Forty years ago, Liam Neeson roamed in Black neighbourhoods across Northern Ireland looking for an innocent Black man to attack—a Black man like me.
He was in his mid-twenties at the time. He wasn’t a Hollywood star yet. He was just a young actor with minor roles in films between the late 1970s and early 1980s. And earlier this week, in an interview with The Independant, Neeson shared that at that time, a woman close to him suffered a violent sexual assault from a Black man in Northern Ireland.
Neeson confessed that the assault filled him with rage, a rage that spilled into racism and revenge. A Black stranger attacked his innocent family member, and Neeson wanted to attack innocent Black strangers. He blamed the sexual assault on the attacker’s skin colour, not his character. He hated Black people for what happened to his loved one.
So that week, Liam Neeson walked up and down in Black neighbourhoods, carrying his rage, racism, revenge, and a weapon. He held his weapon—a cosh—the entire time, hoping that, in his words, “a Black bastard” would run into him so he could kill him. Neeson confessed that he did this every day for a week.
Neeson isn’t the first White man to make innocent Black men guilty of crimes they didn’t commit. He isn’t the first White man to roam the streets looking for innocent Black men to kill. He could have become one of many White men throughout history who have taken innocent Black fathers and sons from their homes forever. Almost 5,000 Black Americans were lynched between 1882 and 1968, and many of the victims were killed by White men who felt the rage, racism, and revenge that Liam Neeson did against Black people.
Liam Neeson’s story is difficult to read. But it was more difficult for him to confess it. Neeson’s demeanor and words throughout the interview suggest that he is deeply remorseful. He admitted that he was ashamed and horrified by his actions. The interviewer mentioned that Neeson’s voice trembled as he shared the story. And Neeson’s expressions during his interview at Good Morning America affirms that.
However, Neeson’s confession received condemning reactions from people. They labeled him a racist. They compared him to the Ku Klux Klan. They urged others to boycott his films. They petitioned movie producers to remove him from their movies. Other celebrities also shamed and mocked him.
These reactions made me think about the Parable of the Unforgiving Servant from Matthew 18:21-35. Jesus shared the parable directly after Peter’s question about forgiveness. Peter asked Jesus when is it okay for people to stop forgiving others. Jesus answered: never.
Then Jesus shared a story. He said a servant owed about twenty year’s worth of wages to a king. And because the servant couldn’t afford to pay his debt, the king ordered that the servant, his wife, his children, and all his assets should be sold to recover some of the debt. But the servant fell to his knees and begged the king for patience. He promised the king that he would pay back everything he owed him. Then the king had mercy on him. He canceled his debt. He forgave the servant.
But when the servant left the presence of the king, he found a fellow servant who owed him a day’s worth of wages. He immediately seized the other servant and choked him. He demanded the other servant to pay back everything. The other servant begged him for patience. The other servant promised him that he would pay back everything owed to him. But he refused. Instead, he forced the other servant into prison, demanding to keep him there until he paid his debt.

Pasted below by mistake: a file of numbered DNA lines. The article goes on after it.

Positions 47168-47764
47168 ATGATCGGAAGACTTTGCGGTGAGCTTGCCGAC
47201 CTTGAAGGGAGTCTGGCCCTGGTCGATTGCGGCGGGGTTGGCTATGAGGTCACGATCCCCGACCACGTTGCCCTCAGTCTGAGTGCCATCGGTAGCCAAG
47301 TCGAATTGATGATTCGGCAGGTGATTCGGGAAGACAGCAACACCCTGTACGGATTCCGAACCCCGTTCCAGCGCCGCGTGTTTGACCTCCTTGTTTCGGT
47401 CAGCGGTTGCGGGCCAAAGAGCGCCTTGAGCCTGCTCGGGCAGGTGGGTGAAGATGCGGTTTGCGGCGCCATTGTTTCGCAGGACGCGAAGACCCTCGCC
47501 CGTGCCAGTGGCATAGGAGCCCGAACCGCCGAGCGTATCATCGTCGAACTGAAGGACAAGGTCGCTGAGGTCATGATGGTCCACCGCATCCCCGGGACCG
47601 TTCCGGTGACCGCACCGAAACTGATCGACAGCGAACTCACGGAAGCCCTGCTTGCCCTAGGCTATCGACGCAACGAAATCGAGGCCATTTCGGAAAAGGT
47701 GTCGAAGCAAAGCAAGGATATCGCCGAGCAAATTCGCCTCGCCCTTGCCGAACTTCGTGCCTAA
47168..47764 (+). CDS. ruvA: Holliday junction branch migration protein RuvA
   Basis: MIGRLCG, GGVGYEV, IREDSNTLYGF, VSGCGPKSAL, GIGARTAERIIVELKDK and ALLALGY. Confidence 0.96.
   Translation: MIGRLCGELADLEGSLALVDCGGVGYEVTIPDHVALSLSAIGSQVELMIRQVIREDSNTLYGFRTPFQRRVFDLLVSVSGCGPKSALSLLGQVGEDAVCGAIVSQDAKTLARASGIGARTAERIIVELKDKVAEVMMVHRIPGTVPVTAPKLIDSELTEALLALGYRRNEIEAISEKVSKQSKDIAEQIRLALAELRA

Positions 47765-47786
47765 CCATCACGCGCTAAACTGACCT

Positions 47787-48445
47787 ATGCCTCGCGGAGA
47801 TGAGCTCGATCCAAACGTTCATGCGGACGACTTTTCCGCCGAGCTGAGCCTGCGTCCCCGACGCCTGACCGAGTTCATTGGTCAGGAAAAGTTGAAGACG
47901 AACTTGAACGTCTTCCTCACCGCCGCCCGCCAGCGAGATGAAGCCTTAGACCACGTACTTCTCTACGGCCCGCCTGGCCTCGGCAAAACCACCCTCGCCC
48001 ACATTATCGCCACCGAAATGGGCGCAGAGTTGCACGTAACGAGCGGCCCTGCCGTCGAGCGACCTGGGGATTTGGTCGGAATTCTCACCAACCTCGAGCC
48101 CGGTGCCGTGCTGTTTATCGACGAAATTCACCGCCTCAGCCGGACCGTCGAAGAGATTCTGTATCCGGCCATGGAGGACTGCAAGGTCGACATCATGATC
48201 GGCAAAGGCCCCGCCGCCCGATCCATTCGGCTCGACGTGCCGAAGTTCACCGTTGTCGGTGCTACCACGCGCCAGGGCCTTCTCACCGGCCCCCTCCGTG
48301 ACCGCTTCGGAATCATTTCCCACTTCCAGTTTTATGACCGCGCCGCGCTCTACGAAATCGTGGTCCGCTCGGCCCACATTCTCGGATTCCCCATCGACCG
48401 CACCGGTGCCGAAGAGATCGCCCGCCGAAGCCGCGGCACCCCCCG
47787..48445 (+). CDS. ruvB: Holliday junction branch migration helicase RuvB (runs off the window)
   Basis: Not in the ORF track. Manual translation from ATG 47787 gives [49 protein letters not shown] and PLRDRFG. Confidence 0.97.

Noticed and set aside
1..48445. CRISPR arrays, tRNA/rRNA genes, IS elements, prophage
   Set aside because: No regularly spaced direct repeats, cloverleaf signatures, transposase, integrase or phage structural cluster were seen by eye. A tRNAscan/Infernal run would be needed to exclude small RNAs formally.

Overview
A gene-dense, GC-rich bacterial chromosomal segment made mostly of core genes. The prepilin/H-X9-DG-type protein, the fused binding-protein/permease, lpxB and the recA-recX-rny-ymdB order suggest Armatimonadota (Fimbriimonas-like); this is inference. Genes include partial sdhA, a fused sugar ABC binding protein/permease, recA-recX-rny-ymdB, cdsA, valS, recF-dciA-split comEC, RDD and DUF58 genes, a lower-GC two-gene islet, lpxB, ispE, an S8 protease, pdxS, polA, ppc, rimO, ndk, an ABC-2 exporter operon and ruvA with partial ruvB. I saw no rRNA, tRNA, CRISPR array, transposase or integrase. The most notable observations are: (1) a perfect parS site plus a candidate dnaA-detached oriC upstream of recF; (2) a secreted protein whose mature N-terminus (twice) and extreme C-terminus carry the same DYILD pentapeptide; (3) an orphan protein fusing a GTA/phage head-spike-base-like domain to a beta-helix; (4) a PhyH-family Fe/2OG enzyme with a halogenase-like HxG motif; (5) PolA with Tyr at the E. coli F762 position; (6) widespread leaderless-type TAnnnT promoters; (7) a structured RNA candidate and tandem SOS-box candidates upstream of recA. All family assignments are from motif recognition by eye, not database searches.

When the king heard about this, he summoned the original servant to him, and he rebuked his hypocritical and unforgiving heart. The king said to him: “You wicked servant! I forgave you all that debt because you pleaded with me. And should not you have had mercy on your fellow servant, as I had mercy on you?” (Matthew 18:21-35) So the king forced the servant into prison, demanding to keep him there until he paid his debt.
The Parable of the Unforgiving Servant is about Jesus, me, you, and Liam Neeson. Jesus is the king, I am the servant. Jesus is my king, I am his servant. I am a sinner. I have sinned against Jesus all my life. The wages of my sins is death and hell. But Jesus had mercy on me. He died on the cross for me. I begged him for mercy and he forgave me. He covered my sins with his blood and love. And that’s why I’m willing to cover Liam Neeson’s sins with love.
Liam Neeson is my fellow sinner. I may look like the kind of person he wanted to kill 40 years ago, but he doesn’t owe me anything. He doesn’t owe me an apology. He didn’t sin against me personally. He probably didn’t sin against you either. He sinned against God. However, if you believe my skin colour somehow makes me a victim of Neeson’s racist behaviour from 40 years ago, that still doesn’t make his sins against people who look like me worse than my sins against God.
I owe Jesus more than anyone could ever owe me. I have done worse to Jesus more than Liam Neeson has ever done to people who look like me. Therefore, just as Jesus covered my sins with his blood, I should cover Liam Neeson’s sins with love. And that’s why I love Neeson’s deep remorse today more than I hate his deep racism from years ago.
And if you’re an unforgiving person today, you’re a bigger problem than Liam Neeson’s racism from several decades ago.